I never had much time for game consoles, I preferred to use real computers. This is still my preferences. My sons have a PS4/3 and XBoxOne. The one boy is a PS fanboy, most annoying. Sadly my sons play far too much one these devices, to their detriment. I prefer the XBox to the Sony, the controllers charge from any USB charger, you can plug in any USB3 external harddisk to expand and the games work more transparently with the Windows Computer as do the controllers. The PSVita is sad, not only does it need to be exclusively charged from an appropriate Sony device, it also uses propriety Sony memory cards that are limited in size and availability, by also 4 - 10 time more expensive. I do not personally use a console. I have a desktop computer that I put together myself that I also use to occasionally play various games. I tend to play games only intermittently or with the kids.

Localisations

I am an Australian. Australian English is unique. (The greatest similarity is with New Zealand English, however there are also differences here too, minor differences, although some would say otherwise.) In comparison to the "main stream" English versions; British and American English, Australian English generally is generally closer to the British English, however popular culture and the large influx of American media in the past 50 or so years means it is reasonably flexible.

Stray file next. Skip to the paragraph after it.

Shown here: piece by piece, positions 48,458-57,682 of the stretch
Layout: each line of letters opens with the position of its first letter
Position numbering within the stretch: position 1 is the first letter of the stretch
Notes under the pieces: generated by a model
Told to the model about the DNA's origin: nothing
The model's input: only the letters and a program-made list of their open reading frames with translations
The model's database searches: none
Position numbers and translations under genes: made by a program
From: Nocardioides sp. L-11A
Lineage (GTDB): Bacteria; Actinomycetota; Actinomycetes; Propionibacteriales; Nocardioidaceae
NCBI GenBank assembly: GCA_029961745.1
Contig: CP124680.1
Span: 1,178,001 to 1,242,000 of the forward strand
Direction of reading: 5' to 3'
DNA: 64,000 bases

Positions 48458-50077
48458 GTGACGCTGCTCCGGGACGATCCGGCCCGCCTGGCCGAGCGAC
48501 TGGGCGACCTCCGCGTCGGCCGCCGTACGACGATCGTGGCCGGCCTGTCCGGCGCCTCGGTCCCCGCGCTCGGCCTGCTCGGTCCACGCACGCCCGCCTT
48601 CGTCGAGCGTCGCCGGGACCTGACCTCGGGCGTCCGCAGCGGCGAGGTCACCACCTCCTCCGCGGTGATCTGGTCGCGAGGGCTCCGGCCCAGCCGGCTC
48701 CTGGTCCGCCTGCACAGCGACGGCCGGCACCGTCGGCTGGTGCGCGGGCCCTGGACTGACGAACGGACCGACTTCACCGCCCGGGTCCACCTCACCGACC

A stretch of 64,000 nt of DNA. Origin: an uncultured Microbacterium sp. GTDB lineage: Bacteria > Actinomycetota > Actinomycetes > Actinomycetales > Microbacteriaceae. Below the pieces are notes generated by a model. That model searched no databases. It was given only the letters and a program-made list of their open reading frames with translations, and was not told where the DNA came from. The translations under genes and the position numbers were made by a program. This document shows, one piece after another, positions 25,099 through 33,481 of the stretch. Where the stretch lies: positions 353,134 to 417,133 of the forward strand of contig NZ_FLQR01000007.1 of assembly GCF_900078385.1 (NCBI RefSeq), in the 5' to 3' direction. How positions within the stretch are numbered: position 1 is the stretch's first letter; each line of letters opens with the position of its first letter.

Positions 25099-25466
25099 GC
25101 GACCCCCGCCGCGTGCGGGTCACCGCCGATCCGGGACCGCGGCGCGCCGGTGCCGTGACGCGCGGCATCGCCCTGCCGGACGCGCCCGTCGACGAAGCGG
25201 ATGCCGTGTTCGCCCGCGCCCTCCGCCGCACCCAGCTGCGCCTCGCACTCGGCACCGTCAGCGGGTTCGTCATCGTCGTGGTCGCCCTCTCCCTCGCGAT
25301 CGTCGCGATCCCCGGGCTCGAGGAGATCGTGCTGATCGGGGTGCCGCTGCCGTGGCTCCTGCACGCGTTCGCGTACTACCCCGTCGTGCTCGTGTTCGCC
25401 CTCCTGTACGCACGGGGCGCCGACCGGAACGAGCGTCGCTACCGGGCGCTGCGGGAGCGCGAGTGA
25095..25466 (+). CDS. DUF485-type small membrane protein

• Australia is basically metric, following the ISO metric system (AS ISO 1000), although the archaic units are still commonly used, particularly (strangely) for baby weights. Some people still talk about weights using the Stone unit (British). Inch, feet, pound, etc. units are still used, but this seems to be slowly fading away with time. Australia officially and effectively went metric in the 1970's.
  • Australian's are generally taught to spell using British English, but are flexible with American English: colour/color, systemise/systemize, etc., but tend to use the British version formally.